"Adding an overhead shelter to an existing deck is one of the most common requests I see in outdoor living," Wall says. "This can be anything from a simple, detached pergola to a full roof with fans, heaters, and speakers coming off of the main residence."
The cost and timeline for this can vary greatly, Wall cautions, depending on your current structure and wish list.
However, he adds, "in the world of architecture, adding a covered deck is a relatively simple process. If there are no circumstances to complicate things, it can be done quickly and on a budget."
2. Plant coniferous trees
Snow, unfortunately, isn't the only element to contend with. Keeping out winter winds and minimizing humidity can mean the difference between being comfortable outside and running indoors for cover.
To win the battle with Mother Nature, Wall recommends strategically planting certain kinds of trees around your space.
“Coniferous trees not only prevent wind four seasons a year, but they have the added benefit of taking away some of the moisture,” he notes. "The drier the air, the less you feel extreme temperatures."
But before heading to the plant store, take note.
“Spend time outside before you enter into the project, and know which direction the wind comes from,” Wall recommends. “Get to know your outside before you make it change. That way, you can be sure the changes you make will be money well-spent.”
3. Bring the heat
Of course, no winter-friendly outdoor space is complete without a heat source. Make a warming station the focal point of your patio and you'll not only be toasty, but you'll have a design that's ideal for entertaining as well.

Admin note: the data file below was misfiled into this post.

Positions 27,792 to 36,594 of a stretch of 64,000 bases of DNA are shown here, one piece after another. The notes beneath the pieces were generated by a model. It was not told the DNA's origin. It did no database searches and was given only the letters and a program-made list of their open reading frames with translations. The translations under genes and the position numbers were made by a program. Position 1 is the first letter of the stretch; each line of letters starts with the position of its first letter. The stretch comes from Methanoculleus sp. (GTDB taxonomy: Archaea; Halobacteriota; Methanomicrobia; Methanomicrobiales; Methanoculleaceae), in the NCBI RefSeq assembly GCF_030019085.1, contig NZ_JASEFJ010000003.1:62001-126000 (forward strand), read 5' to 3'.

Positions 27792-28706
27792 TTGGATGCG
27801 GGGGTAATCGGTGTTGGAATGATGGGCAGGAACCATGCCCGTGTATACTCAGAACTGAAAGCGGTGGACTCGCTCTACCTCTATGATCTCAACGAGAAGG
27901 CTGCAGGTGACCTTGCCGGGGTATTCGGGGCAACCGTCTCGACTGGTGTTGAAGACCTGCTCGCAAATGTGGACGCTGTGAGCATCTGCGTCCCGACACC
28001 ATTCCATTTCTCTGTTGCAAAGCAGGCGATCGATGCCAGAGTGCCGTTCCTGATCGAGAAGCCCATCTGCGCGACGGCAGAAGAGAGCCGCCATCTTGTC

“Many homeowners now are requesting outdoor fireplaces, fire pits, and Mexican-style chimeras,” notes Austin-based designer Pablo Solomon. “These are wonderful for gathering around and having a warm drink with friends.”
While a built-in or custom fire feature can set you back thousands, you can find budget-friendly fire pots or chimeras for under $200. One option is the Sun Joe Classic Stone Fire Pit ($132), which has the look of natural stone, without the hefty price tag. And if you're feeling industrious, you can build your own fire pit. It's a relatively simple process, as long as your ground isn't frozen.
Love to entertain? Take San Francisco–based designer Gina Gutierrez’s advice: “I like to use pits that have a large enough rim to lay down snacks and drinks while keeping warm by the fire,” she says. Try the CobraCo Diamond Mesh Fire Pit ($167), which has a 5-inch-wide edge that’s perfect for holding your winter ale.
If your patio isn't covered, be sure to check that your fire pit comes with a cover, which can keep it safe in inclement weather.
4. Seat smart
Buying outdoor furniture is kind of an art: You want something that looks rich, but is also built to last. There's enough to worry about with sun, rain, and heat during warmer seasons. But if you're making your patio winter-friendly, you'll want to make sure you invest in furniture that can withstand winter elements as well.
“Investing in quality outdoor furniture means having furniture that will last for years to come, versus furniture that you’ll place at the curb in a year,” says Deborah Holt, marketing and e-commerce specialist at Sunnyland Patio Furniture in Dallas.
When it comes to furniture that can take a beating from Mother Nature, Holt recommends looking for Sunbrella fabrics, weaves with UV inhibitors, powder-coated finishes, and extended warranties.
Still cold? Heated furniture takes this outdoor environment to next-level warm. Options include the sleek Galanter and Jones Helios Lounge($7,900), which you plug in, or the more budget-friendly and battery-powered Chaheati MAXX Heated Chair ($120).
Finish off your winter patio design with warm accessories so everyone can stay snug.